Westville Historical Organization
 

Our Building: Construction on the history center took place from 2004 to 2006.

The old Zombie Bar and Grill which stood north of the present history center, was first considered as a renovation for the WHO's headquarters. After an estimate of $25,000 to stabilize the foundation, it was decided to forget about that building and go with a new one. Members Bob and Irma Miller Gleason gave us a $7,000 challenge to raise the rest of the funds for new construction. We accepted the challenge and began the process. Sadly, before the building was finished, Irma died quite suddenly. In her memory and with appreciation we have named our research area the Irma Miller Gleason Memorial Genealogy Collection. The Town of Westville granted the WHO a 99 year lease on this beautiful land that gracefully slopes to the Salmon River. The WHO hopes to raise enough money or apply for grants (scarce in this day and age) to clean up and revamp the land into a park. Included would be a handicap access ramp, a walking path, a gazebo and a pole pavilion with picnic tables. It was cut with a brush hog one year but quickly grew up again if not maintained.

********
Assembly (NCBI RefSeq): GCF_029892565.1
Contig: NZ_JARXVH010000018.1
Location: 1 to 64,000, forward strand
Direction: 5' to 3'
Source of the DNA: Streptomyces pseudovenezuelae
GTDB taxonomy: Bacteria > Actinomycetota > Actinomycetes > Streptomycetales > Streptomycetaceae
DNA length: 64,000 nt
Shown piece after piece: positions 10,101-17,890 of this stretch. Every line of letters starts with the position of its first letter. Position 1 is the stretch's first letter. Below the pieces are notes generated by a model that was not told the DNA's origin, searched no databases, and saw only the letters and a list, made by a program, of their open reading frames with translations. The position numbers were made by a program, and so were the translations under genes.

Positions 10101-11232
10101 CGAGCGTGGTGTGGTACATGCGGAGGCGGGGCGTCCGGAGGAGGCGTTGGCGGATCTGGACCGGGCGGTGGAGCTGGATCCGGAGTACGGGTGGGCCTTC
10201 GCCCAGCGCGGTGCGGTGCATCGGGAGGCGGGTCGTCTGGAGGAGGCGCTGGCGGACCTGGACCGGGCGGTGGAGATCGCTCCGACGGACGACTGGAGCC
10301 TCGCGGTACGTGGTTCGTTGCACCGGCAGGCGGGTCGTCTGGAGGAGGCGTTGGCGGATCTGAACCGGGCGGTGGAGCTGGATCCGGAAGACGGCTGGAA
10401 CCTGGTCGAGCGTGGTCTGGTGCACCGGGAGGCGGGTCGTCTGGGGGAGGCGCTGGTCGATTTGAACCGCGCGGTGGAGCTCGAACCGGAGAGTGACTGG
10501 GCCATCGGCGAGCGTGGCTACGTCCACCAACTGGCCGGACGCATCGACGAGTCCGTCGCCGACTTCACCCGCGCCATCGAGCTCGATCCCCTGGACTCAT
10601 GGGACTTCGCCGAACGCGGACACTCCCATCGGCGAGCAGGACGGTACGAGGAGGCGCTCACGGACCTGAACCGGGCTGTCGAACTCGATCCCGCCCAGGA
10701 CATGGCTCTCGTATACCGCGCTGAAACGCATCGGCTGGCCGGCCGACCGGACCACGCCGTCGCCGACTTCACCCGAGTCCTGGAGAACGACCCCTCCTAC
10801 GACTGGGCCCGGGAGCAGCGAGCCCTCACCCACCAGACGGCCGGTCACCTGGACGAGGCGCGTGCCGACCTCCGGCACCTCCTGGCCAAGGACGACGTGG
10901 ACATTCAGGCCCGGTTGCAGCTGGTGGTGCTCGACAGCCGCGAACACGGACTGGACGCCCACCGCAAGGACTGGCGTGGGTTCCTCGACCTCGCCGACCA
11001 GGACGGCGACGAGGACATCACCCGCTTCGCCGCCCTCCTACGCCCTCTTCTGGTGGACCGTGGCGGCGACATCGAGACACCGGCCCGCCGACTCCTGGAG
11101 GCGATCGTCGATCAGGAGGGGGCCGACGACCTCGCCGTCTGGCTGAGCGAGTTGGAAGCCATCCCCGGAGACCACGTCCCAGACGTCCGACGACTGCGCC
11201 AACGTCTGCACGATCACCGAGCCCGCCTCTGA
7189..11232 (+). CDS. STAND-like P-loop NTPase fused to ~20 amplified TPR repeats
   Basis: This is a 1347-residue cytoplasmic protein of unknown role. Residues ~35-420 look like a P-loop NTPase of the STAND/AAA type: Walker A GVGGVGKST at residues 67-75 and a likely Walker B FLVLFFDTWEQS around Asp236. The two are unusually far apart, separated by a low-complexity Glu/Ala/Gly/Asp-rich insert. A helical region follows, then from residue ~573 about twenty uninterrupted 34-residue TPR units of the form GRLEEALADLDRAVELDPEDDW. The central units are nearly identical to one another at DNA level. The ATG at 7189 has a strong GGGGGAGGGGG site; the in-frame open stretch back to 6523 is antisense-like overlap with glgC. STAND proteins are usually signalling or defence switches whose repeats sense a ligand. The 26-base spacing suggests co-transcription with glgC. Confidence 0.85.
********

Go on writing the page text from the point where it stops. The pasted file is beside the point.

Member Vincent Boyea used his farm tractor to clear up the brush the first year in order to decide if the area was worth cleaning up permanently. Lot lines and other legal details needed to be worked out with the town before serious consideration could be given to this project -- but it is a big dream the WHO board hopes could come true. June 30, 2004 - Board member Rod Dustin and son, Michael, are busy on the WHO building site.
Stark's Gravel brought enough loads of sand to prepare the site. WHO Treasurer Judy Cushman Stark, and her husband, Howard, are owners of the business and assisted the WHO tremendously with prep materials. Rod Dustin, left, and Frank Goddard, empty barrels of rain water before getting on with the day's work at the history center.
Myron Brady, left, and Rod Dustin work cutting up boards for the building. In the background can be seen the Ferris/Wylie farm, across the Salmon River. A beautiful flock of Canadian geese flew overhead as we worked on the building the first fall.
Making progress -- WHO Founder's Committee member Myron Brady, left, and WHO Board member Rod Dustin put the finishing touches on the gable end of the building. With walls, roof, and windows in place, it was time to work on the inside.
Dustin, one of the many workers who helped build the history center, stayed busy putting up sheetrock. Finished and well used, the history center is a welcoming place. Official dedication of the building took place in 2006.

Addition to Our Building: Construction of an archival storage room attached to the history center began in the winter of 2013.